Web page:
Jens Voigt, one of the peloton’s most popular riders, hopes he can ride the Tour de France for the 17th and final time in his last season – and is asking his British fans to keep their fingers crossed that he’ll make the team for next July’s race, which starts in Yorkshire.
On Wednesday, Voigt was in Paris for the presentation of the 101st edition of the race.
He’s ridden it 16 times – should he start next year’s race, he will equal the record for most participations jointly held by George Hincapie and Stuart O’Grady –but this week is the first time he has been there in person to watch the route be unveiled. Afterwards, road.cc had a brief chat with him.
“I’m not even sure if I’m actually going to make the Tour – I have to make the cut first,” said Voigt, who will ride for Trek next season; the American bicycle manufacturer is taking over the licence currently held by his RadioShack-Leopard team.
“And I’m 42, so things aren’t getting easier,” went on the German rider, who has two Tour stage wins to his name and who has also worn the race leader’s yellow jersey.
“At a certain moment the young kids must come up with a performance better than me and take my place. That’s just the way nature goes.
“If they don’t claim my place then, yes, I might be in Yorkshire next year, who knows?
“So keep your fingers crossed if you want to see me, that I have a good winter and make the Tour.”
During the presentation of the Tour’s route, the audience at the Palais des Congrès were shown a video showcasing the region and its roads.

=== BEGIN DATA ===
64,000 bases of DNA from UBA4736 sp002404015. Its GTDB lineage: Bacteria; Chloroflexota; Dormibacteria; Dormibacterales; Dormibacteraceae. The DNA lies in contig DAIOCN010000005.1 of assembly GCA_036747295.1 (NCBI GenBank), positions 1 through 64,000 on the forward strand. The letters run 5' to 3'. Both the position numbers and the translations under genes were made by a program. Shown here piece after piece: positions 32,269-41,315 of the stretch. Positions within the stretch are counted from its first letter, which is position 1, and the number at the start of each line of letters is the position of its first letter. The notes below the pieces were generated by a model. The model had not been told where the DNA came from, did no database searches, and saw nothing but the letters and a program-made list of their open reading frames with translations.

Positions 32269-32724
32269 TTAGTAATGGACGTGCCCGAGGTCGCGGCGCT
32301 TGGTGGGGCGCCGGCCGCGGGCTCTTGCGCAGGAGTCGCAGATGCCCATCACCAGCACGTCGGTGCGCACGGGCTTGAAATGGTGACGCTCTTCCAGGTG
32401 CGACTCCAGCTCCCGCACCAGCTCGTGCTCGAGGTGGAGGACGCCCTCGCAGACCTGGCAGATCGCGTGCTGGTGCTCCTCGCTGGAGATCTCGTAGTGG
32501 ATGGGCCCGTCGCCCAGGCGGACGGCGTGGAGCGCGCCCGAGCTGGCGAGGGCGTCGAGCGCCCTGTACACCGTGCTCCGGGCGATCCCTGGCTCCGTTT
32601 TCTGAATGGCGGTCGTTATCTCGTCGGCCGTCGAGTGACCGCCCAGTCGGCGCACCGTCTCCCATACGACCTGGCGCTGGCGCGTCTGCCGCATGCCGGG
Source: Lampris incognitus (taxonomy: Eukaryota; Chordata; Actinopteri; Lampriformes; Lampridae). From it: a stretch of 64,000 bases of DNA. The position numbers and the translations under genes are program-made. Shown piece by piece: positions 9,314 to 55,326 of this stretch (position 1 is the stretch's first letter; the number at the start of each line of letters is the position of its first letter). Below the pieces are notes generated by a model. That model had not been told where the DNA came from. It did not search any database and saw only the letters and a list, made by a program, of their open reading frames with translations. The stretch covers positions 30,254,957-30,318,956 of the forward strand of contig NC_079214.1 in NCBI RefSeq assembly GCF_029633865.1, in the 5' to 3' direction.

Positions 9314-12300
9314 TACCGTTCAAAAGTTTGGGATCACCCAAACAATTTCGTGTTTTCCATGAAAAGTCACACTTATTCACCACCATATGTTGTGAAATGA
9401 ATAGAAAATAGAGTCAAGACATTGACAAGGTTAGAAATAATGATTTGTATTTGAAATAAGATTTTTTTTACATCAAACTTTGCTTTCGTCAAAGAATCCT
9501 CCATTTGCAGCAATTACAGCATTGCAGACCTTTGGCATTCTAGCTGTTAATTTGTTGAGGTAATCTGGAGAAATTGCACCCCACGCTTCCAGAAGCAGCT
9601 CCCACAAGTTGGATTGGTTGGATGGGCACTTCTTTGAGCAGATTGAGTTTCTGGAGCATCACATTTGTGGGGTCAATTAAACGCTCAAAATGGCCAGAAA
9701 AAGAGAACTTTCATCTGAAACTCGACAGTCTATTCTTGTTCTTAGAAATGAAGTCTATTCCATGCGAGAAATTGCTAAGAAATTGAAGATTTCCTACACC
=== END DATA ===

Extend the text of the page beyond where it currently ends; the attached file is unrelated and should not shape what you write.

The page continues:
“It was a pretty cool show – I hope to see it one day,” laughed Voigt. “Maybe next year, or the years after, I’ll come back as a sports director.”
If he is there, it wouldn’t be the first time he’d ridden the event on British roads, as he explained.
“I was lucky enough to do the Tour de France Grand Départ in 2007 in London, which was a huge success in terms of public and spectacular pictures and images and a beautiful time trial circuit we had passing Buckingham Palace – you could almost wave at the Queen there.
“So that was pretty spectacular and already there we had something like 2 million people watching live there on the streets.
“I guess it’s going to be double the size now with Wiggins and Froome and Cavendish being such superheroes.
“It’s going to be basically closing the whole country down, everybody’s going to be on the side of the road trying to watch it. So it’s going to be great… it’s going to be super great.”
You only have to look at the reaction on Twitter on a day when Voigt has gone on the attack – as he did on the penultimate stage of this year’s race, taking the combativity prize for the day – to to realise the affection in which he is held.
So while Chris Froome and Alberto Contador would have been paying attention on Wednesday to the stages that will have most impact on the GC, and Mark Cavendish and Marcel Kittel picking out the sprint opportunities, Voigt was more interested in identifying potential breakaway days.
“Yeah, when they showed it, they had one they said for grimpeurs, I thought, no, that’s for a breakaway, climbers are going to hold back a little bit, it’s going to be a breakaway making that day,” he revealed.
“You see a few stages where you think, ‘yeah, that could fit for a breakaway,’ but generally speaking it seems to be a tough Tour,” he concluded.
Born in Scotland, Simon moved to London aged seven and now lives in the Oxfordshire Cotswolds with his miniature schnauzer, Elodie. He fell in love with cycling one Saturday morning in 1994 while living in Italy when Milan-San Remo went past his front door. A daily cycle commuter in London back before riding to work started to boom, he's been news editor at road.cc since 2009. Handily for work, he speaks French and Italian. He doesn't get to ride his Colnago as often as he'd like, and freely admits he's much more adept at cooking than fettling with bikes.